Melting Bones

Astronauts’ Melting Bones. Mars Flights Raise ‘Tremendous Concern’

Astronauts are “melting bones” at an alarming rate over decades in space that cannot be regained even after a year on Earth, creating “huge concern” about the outcome of planned future missions to Mars.

Previous research has shown that astronauts lose between 1 and 2 percent of bone density for each month spent in space, as the lack of gravity weakens their limbs when it comes to standing up and walking. To investigate how astronauts recover, a new study scanned the wrists and ankles of 17 astronauts before, during and after a stay on the International Space Station.

The bone density lost by astronauts is equivalent to what they would lose over several decades on Earth, said study co-author Steven Boyd of Canada’s University of Calgary and director of the McCaig Institute for Bone and Joint Health.

The data showed that the density of the tibia of nine of the astronauts did not fully recover after a year on Earth. Astronauts who have had long missions, ranging from four to seven months on the ISS, recover the slowest. According to Boyd, this is quite troubling, especially when it comes to planned future missions to Mars, where astronauts will spend years in space.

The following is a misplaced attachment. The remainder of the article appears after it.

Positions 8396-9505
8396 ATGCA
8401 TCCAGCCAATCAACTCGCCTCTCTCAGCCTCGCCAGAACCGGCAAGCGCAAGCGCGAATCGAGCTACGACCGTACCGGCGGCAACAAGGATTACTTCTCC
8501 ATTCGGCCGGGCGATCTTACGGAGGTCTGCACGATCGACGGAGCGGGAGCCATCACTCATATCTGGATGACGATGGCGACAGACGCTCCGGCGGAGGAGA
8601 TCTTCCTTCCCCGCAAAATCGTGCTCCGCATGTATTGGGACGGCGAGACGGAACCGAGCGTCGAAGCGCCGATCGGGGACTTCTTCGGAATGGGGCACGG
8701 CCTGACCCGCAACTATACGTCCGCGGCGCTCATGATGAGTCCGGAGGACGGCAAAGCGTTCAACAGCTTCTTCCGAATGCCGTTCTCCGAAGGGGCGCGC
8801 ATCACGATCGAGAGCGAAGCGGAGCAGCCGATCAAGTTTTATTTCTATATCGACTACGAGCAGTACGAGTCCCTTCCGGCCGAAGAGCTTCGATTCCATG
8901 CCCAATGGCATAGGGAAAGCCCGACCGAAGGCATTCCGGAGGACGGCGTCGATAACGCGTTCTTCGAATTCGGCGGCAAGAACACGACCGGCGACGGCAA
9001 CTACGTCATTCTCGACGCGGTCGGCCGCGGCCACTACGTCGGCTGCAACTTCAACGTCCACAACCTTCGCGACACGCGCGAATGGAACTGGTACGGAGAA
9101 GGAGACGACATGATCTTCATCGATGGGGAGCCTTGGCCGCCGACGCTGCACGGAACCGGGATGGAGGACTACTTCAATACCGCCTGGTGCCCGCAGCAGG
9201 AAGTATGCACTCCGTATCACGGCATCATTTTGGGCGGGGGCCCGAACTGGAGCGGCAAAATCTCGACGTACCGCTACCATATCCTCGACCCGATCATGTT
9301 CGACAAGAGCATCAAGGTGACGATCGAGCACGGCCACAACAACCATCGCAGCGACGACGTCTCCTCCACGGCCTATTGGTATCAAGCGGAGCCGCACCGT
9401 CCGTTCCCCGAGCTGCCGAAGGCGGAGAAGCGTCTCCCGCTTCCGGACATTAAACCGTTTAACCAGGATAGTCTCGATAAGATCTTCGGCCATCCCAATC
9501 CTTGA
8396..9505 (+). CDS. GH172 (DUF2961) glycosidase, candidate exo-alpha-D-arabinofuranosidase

Boyd did not answer the question of whether it is possible for an astronaut to “melt out” completely, or whether this process of bone loss can still be stopped.

A 2020 study predicted that during a three-year spaceflight to Mars, 33 percent of astronauts would be at risk of osteoporosis.

A recent publication in Scientific Reports described how spaceflight changes the structure of the bones.

According to experts, deadlifts are much more effective than running or cycling, and they recommend astronauts do more of them for the lower body.

Astronauts themselves don’t really notice the drastic bone loss, Boyd said, noting that osteoporosis is known as the “silent disease.”